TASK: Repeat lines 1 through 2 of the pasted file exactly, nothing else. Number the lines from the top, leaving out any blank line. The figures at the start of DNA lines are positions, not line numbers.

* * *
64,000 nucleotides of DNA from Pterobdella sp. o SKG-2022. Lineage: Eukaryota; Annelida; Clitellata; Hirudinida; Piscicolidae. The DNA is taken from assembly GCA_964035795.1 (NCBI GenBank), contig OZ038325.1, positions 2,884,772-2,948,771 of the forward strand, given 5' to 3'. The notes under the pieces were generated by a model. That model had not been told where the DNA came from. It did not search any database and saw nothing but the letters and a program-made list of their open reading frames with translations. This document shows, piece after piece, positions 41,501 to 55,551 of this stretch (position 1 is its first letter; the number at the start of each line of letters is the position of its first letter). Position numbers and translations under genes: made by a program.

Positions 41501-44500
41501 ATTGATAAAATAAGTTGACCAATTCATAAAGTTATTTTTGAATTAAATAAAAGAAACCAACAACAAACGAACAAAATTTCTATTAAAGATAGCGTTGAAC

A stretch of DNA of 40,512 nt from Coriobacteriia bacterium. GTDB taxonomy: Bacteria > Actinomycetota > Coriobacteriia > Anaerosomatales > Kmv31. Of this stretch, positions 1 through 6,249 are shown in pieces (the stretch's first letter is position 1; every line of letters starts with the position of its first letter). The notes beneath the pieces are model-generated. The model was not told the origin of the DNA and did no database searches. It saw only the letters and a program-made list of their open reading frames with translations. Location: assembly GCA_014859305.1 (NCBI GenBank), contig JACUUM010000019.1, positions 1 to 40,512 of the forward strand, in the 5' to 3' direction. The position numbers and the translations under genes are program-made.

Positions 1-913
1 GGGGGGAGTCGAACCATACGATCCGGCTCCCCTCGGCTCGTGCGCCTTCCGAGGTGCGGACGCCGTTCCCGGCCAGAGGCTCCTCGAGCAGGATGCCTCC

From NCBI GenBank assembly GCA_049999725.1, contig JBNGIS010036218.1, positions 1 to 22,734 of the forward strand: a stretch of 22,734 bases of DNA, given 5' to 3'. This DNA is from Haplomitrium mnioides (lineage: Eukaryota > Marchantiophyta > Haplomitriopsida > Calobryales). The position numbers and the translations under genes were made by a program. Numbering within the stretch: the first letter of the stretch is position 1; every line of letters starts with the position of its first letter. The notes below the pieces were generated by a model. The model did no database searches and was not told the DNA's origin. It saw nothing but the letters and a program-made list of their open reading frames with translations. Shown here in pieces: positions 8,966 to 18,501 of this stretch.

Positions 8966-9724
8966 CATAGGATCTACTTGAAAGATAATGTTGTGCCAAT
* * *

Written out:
64,000 nucleotides of DNA from Pterobdella sp. o SKG-2022. Lineage: Eukaryota; Annelida; Clitellata; Hirudinida; Piscicolidae. The DNA is taken from assembly GCA_964035795.1 (NCBI GenBank), contig OZ038325.1, positions 2,884,772-2,948,771 of the forward strand, given 5' to 3'. The notes under the pieces were generated by a model. That model had not been told where the DNA came from. It did not search any database and saw nothing but the letters and a program-made list of their open reading frames with translations. This document shows, piece after piece, positions 41,501 to 55,551 of this stretch (position 1 is its first letter; the number at the start of each line of letters is the position of its first letter). Position numbers and translations under genes: made by a program.

Positions 41501-44500